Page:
While readers find peace in the natural beauty of the Pacific Crest Trail and Strayed’s enchanting prose, Strayed searches for peace with herself and her life.
I consider myself extremely knowledgeable about hiking the American Outback. Ok, so maybe I don’t own hiking boots, a hiking pack, or know what to do if attacked by a bear or rattlesnake. And no, I’ve never hiked more than 7 miles at once. And perhaps I don’t exactly know what the “American Outback” refers to… but it sounds like something you could hike through… maybe… Plus, I don’t mean to brag, but I have read two books about hiking: A Walk in the Woods by Bill Bryson and now Wild by Cheryl Strayed. That’s gotta push me into expert territory, right? No?
Ok, so maybe I don’t actually know anything that would allow me to hike from California to Washington State on the Pacific Crest Trail unscathed, but that puts me in exactly the same position as Cheryl Strayed at 26. In fact, I’d consider myself in an even better position than she was, considering I’m not divorced, I’m not reeling from the death of my mother and the subsequent disintegration of my family, and I don’t shoot up heroin just for kicks. Cheryl, on the other hand, was at rock bottom, and with nothing to lose she decided to hike the Pacific Crest Trail (by herself!) in an effort to find some peace with her life and pull herself together. I know what you are thinking – A woman with zero hiking experience setting off through the wilderness by herself!? Either she is extremely gutsy, desperate, or just plain out of her mind (my bet is on all three)! But even if she was a bit off her rocker, I can still recognize the fact that deciding to hike those thousands of miles to reclaim her life is pretty amazing.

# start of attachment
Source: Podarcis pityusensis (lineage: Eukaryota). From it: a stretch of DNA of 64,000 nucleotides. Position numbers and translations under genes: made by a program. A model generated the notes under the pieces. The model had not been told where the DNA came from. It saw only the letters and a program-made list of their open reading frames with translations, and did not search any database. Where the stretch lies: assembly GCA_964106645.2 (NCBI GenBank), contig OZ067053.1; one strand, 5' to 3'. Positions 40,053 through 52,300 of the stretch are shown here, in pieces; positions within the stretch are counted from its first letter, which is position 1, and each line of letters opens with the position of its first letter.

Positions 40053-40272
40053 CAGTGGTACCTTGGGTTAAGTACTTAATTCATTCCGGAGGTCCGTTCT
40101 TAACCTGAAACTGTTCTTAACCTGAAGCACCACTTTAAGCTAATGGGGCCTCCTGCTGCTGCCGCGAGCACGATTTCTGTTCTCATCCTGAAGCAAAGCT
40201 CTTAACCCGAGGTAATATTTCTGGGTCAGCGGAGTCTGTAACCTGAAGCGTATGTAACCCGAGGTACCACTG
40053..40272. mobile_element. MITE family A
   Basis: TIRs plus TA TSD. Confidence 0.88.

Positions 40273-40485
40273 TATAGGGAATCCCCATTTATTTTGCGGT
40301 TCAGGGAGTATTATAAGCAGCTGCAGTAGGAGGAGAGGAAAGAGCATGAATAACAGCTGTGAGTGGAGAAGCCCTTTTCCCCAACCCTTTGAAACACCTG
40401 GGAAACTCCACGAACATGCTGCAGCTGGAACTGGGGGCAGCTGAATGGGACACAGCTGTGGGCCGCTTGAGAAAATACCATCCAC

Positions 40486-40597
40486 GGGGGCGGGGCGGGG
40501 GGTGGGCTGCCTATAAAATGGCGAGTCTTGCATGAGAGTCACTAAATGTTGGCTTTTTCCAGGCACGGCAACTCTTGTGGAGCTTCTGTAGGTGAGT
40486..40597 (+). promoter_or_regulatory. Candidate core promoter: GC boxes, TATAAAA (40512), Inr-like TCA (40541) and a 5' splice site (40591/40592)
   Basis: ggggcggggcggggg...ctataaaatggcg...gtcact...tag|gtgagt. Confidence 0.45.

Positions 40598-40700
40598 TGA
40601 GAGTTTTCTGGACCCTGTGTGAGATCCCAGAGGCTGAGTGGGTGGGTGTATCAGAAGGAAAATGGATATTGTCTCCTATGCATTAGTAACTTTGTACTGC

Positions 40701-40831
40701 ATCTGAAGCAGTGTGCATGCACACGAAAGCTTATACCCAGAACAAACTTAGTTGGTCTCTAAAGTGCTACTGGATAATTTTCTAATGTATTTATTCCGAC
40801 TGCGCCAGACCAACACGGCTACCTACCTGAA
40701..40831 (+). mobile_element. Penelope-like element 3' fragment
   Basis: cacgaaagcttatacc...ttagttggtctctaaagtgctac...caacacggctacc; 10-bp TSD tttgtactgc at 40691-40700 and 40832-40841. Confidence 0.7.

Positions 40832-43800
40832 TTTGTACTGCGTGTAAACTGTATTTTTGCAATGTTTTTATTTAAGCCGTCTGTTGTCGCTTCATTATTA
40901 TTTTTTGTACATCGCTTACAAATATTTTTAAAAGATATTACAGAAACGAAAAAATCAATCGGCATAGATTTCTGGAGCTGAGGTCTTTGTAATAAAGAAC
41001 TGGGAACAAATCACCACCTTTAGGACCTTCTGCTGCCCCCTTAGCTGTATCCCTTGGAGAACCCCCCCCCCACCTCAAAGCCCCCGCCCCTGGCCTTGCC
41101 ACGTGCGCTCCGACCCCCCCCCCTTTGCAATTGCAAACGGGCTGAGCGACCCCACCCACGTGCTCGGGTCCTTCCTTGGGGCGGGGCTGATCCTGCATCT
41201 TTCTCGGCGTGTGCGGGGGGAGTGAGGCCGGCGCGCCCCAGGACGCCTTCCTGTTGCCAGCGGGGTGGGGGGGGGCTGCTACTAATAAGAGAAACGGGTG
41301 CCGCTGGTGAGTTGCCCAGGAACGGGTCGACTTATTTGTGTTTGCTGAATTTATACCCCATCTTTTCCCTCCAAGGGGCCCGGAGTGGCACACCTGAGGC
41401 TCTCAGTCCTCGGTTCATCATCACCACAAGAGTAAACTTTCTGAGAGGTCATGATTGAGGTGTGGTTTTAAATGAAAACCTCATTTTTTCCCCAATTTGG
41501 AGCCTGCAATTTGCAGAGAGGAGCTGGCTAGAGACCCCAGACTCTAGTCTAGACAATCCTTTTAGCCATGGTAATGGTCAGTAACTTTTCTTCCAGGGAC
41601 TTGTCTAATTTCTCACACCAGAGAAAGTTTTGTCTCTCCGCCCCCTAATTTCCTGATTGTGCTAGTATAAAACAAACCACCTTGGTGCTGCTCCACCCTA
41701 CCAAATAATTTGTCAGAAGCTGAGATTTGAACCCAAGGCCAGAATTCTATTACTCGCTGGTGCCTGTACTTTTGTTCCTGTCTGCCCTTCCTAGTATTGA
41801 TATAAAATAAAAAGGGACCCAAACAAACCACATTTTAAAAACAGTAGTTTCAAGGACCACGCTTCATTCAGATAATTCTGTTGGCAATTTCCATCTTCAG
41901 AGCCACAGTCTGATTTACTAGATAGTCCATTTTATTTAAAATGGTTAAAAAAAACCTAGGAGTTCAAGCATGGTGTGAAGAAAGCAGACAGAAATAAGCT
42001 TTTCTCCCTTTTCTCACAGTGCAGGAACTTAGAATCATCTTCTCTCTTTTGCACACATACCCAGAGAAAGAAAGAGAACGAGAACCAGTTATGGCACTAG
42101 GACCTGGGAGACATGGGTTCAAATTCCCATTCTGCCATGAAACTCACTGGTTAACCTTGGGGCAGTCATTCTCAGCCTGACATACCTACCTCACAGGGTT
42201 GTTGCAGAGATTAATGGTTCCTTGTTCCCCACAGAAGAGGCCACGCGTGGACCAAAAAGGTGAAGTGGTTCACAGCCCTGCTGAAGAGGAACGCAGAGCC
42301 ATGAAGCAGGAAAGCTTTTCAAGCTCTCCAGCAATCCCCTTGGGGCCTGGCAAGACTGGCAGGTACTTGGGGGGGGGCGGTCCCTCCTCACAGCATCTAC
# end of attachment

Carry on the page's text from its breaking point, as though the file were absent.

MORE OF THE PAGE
Cheryl hit the trail extremely over-prepared (in terms of having so many supplies she could barely stand upright under her heaving pack) and yet grossly underprepared (for the adversity she would face on the trail). If you can name it, she lived through it: bears, rattlesnakes, scorching desert temperatures, portions of the trail completely iced over, boots falling off the edge of the cliff (after which she had to construct duct tape booties), losing nearly all of her toenails, creepy men, severe dehydration, hitchhiking, going without money and food, etc). If fact, for the first half of her trip she was so focused on her physical suffering that she didn’t even have the strength to think about how her reason for hiking the trail in the first place. But, as her body grew stronger, she was gradually able to let go of the heavy burden she carried (now if only she could get rid of that heavy pack as well!).
Cheryl is not a likeable character in the slightest. Plenty of people have been able to cope with the death of loved ones without flying off the deep end, resorting to drugs, and self-sabotaging the relationships with the people who mean most to them – but not Cheryl. In the beginning, it is hard to not want to shake her and tell her to quit the self-pitying garbage, the drugs, the adultery, and the running away from her problems. But as others have pointed out, Cheryl doesn’t ask to be liked. In fact, you don’t even need to like her to enjoy her spellbindingly beautiful prose (she has a rare gift for words that few possess) and to really fall in love with the trail. And even Cheryl, who I couldn’t stand at first, got infinitely more bearable once alone on the trail.
If you have a soft spot for nature coupled with learning to cope – I would recommend reading Wild. But for the avid nature enthusiasts, you might be disappointed to realize the emotional journey in this story sort of overshadows that of the trail.
Final Rating: 4 out of 5 stars.